The Great Russian Revolution of 1917 was one of the most significant events in modern history, having impacted tremendously the paths of development of many countries of the world, primarily European states.

Not only the Revolution led to the collapse of the Russian Empire, but it also triggered the decline of three other great monarchies: the German, Austro-Hungarian, and Ottoman Empires. Its influence was evident in all domains of public life: in economy, politics, and culture. One of the most important aspects of this influence was a shift in attitude towards the cultural and historical heritage. In the course of the Revolution of 1917, the power was seized by people with a different scale of values, which led to the inevitable reappraisal of the past. The past was subject to radical criticism and revision accompanied by an extremely selective attitude towards the history and culture of the preceding epochs. Artifacts and events that had previously been regarded as important were reconsidered as insignificant or even hostile. Heritage began to bear the burden of ideology and to serve the purposes of glorifying or discrediting various phenomena, artifacts, or people. A great part of pre-revolutionary cultural and historical heritage was destroyed. At the same time, the Revolution brought forth the formation of the next cultural layer: artifacts, monuments, architectural ensembles and trends of the new era.

After the triumph of the Revolution of 1917, a new chapter began in the history of St. Petersburg—a city that, as Dr. D. S. Likhachev put it, “defined the face of the 20th century more than any other place.” In June 1919, the Petrograd Planning Council was formed, with an architectural workshop under the supervision of I. A. Fomin, one of the most prominent architects of that time. The architects faced the task to eliminate the 19th-century contrast between the city center and workers’ outskirts. In 1924–1925, development of the territories that used to be desolated and neglected began, in accordance with an elaborate unified plan. New housing blocks appeared, as well as cultural, educational, and administrative buildings, such as Houses of the Soviets, Houses of Culture, disease prevention centers, factory kitchens, schools, medical institutions, and sport facilities. Large-scale developmental works were conducted in the central part of the city where many streets were realigned and improved, new squares were created, new buildings, boulevards, public gardens, and granite embankments appeared. However, not all of the architectural and planning concepts could be considered positive transformations. A significant amount of architectural landmarks was destroyed; religious buildings suffered the most. Yet, there is no doubt that the Great Russian Revolution of 1917 provided an impetus towards shaping the modern architectural image of the city.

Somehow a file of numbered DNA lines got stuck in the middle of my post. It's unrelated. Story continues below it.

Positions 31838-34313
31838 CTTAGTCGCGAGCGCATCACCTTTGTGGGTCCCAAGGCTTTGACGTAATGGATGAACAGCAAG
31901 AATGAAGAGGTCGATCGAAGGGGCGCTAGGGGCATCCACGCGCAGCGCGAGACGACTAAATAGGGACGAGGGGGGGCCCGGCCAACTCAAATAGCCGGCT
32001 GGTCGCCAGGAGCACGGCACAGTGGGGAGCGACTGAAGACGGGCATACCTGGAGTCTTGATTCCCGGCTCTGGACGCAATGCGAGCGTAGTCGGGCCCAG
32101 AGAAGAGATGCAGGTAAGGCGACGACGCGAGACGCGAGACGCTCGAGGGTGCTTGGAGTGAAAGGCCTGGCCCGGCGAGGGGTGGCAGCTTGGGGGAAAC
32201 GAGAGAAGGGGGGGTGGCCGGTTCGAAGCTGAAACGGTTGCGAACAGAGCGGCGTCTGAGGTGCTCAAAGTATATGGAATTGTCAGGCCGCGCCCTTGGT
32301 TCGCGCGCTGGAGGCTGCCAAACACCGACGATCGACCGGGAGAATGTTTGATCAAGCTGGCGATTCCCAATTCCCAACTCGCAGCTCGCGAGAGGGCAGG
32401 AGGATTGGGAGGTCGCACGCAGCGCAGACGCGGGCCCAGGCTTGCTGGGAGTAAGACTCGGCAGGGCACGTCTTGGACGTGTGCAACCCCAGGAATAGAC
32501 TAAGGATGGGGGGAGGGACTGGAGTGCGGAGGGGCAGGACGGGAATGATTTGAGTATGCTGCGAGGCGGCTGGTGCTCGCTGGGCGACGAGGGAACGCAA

The aim of the exhibition organizers was not to show the course of the events of the Revolution, but rather to represent the impact of those events on the future of the city. Looking at the photographs of the 1920s and the first half of the 1930s from the collection of the KGIOP (Committee for the State Preservation of Historical and Cultural Monuments), we can vividly imagine the beginning of the transformation and feel the tragic and glorious character of those years reflected in the image of the city and forever imprinted in its soul.